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I was running OmniDiskSweeper today, and I came across something called "Private" using 3.9GB. It is listed directly under the root directory along with Users, Library, System, and Applications, so I am assuming it is something included with OS X itself. I'm just curious about what this actually is, because I don't remember seeing this before. Here are some screenshots:

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Mid 2012 15 inch MacBook Pro running OS X 10.11.3 El Capitan

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  • Have you tried googling some of the file names? the more unique the more chance of finding the cause.
    – MrU
    Feb 17, 2016 at 9:34
  • @Mark I believe your proposed duplicate is more of a /private/tmp-related question, but ComputerScienceStudent's question here asks more of "what is /private for". Feb 17, 2016 at 11:32
  • @Mark, "What's the “Private” directory in OS X for?" and "Why is /tmp a symlink to /private/tmp?" are not duplicate questions, not even possible duplicates IMPO. Feb 17, 2016 at 11:35
  • The answer in the duplicate is an answer here - it could be expanded a bit but it is still the same answer
    – mmmmmm
    Feb 17, 2016 at 11:37
  • Not a duplicate. See the answer below. @Mark
    – CSstudent
    Feb 17, 2016 at 12:33

1 Answer 1

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/private has been around for a loooooong time. Every Mac has it.

It is part of your Mac: the directory stores essential system files and caches, along with other databases that your system requires to operate.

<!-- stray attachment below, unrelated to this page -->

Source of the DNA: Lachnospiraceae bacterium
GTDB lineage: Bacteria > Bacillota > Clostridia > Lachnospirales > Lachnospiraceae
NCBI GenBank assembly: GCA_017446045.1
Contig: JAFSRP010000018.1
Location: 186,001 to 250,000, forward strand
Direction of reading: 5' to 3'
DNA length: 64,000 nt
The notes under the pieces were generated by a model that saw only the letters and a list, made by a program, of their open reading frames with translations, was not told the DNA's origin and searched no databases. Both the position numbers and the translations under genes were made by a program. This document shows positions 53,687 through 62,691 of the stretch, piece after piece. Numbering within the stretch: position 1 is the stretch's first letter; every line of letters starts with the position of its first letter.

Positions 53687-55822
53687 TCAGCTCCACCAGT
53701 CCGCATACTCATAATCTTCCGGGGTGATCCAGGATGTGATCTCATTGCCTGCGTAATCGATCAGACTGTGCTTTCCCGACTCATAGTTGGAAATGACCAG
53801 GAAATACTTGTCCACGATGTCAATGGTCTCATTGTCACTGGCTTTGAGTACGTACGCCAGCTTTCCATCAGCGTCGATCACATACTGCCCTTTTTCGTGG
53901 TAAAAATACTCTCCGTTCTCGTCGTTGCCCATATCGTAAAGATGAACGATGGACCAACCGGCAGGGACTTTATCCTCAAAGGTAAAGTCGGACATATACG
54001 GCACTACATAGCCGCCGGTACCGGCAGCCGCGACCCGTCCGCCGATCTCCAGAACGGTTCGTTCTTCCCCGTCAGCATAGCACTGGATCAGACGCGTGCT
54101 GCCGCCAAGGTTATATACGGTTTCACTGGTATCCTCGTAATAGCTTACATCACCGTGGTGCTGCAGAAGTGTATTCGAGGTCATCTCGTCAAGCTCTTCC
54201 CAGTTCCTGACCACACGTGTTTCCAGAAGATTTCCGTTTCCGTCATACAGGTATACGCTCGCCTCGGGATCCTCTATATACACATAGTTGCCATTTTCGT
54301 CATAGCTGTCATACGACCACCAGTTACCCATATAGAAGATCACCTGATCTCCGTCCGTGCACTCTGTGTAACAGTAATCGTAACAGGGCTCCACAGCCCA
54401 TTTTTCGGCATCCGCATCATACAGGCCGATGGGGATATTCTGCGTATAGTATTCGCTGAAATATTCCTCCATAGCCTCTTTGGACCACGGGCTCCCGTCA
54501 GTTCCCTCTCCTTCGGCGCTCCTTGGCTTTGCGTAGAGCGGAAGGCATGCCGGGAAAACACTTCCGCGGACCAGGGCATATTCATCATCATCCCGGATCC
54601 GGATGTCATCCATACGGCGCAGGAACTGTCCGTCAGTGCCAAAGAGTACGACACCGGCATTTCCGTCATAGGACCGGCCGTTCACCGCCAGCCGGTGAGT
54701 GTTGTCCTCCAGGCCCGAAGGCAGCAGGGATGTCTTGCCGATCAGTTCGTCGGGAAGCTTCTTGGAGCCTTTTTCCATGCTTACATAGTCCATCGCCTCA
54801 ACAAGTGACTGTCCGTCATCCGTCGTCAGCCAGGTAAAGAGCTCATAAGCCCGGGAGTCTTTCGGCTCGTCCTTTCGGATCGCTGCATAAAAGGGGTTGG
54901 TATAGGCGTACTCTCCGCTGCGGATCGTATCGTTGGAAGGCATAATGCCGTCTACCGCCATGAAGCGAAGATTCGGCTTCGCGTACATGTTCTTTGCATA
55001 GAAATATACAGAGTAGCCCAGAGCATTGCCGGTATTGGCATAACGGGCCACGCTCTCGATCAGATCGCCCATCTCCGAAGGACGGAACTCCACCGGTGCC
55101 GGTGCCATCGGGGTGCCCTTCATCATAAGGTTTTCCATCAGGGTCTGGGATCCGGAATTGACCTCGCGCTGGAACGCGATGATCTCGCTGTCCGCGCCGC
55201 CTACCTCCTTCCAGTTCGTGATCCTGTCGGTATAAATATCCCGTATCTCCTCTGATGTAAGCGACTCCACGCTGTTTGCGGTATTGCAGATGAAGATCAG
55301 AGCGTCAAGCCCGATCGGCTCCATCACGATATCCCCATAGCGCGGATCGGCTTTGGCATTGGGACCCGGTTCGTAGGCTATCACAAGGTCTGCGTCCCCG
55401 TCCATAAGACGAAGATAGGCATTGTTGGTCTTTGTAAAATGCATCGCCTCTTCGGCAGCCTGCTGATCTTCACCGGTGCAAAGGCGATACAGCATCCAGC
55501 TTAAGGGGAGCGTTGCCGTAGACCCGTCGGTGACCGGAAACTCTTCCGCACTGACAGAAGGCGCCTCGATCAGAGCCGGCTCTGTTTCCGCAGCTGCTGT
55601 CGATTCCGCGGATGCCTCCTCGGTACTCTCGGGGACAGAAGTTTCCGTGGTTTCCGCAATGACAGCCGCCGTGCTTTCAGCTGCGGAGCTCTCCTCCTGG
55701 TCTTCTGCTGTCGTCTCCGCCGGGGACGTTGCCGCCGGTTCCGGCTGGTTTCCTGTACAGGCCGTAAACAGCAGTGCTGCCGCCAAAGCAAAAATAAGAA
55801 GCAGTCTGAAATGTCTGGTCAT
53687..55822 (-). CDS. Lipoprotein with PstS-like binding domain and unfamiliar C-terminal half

I'll give a quick explanation contents of the folders /private/etc, /private/tmp, and /private/var, usually found in /private:

/private/etc

Data files for system use, configurations for various command line tools etc

/private/tmp

System logs, mostly

/private/var

More logs, databases for daemons, virtual memory swap file(s), sleep image etc.


In essence, deleting anything in this directory is probably not a good idea, save for a few files. If you do delete them however, some required essential files will get regenerated on startup.

It's probably a good idea to Google the exact full directory path of any system folders you intend to tinker with before actually beginning to experiment with stuff inside.

I hope this helps.

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  • My app needs to store a file not accessible/readable by a regular user. Would /private/etc/myfile be a good place to store it?
    – OrangePot
    Dec 4, 2017 at 20:31
  • @OrangePot I believe that /private is generally reserved for system use and probably shouldn't be used for concealing files from the user. You'd also need root access to write to /private. I'd recommend storing your files in /tmp, with root being the owner and permissions as 700 or rwx------ (only root can r/w/x) Dec 5, 2017 at 3:14
  • What came into their mind? Things that are in /private actually belong in /usr/local, they don't? Well, I guess there is no turning back. Oct 6, 2022 at 18:33
  • There's nothing incorrect about this answer, but IMO it does not address the actual question. Traditional Unix/Linux/BSD systems have actual directories at /var, /etc, and /tmp -- but on macOS these are just symlinks to equivalent directories inside /private. Your answer nicely explains what's in there and why that data exists, but it does not explain what /private itself is for or why it exists. The reader is left wondering: What is the value of diverging from the norm?
    – JakeRobb
    Nov 2, 2023 at 17:06
  • I found the answer here -- in the NeXTSTEP days, it was a way to store those directories locally in a netboot scenario.
    – JakeRobb
    Nov 2, 2023 at 17:12

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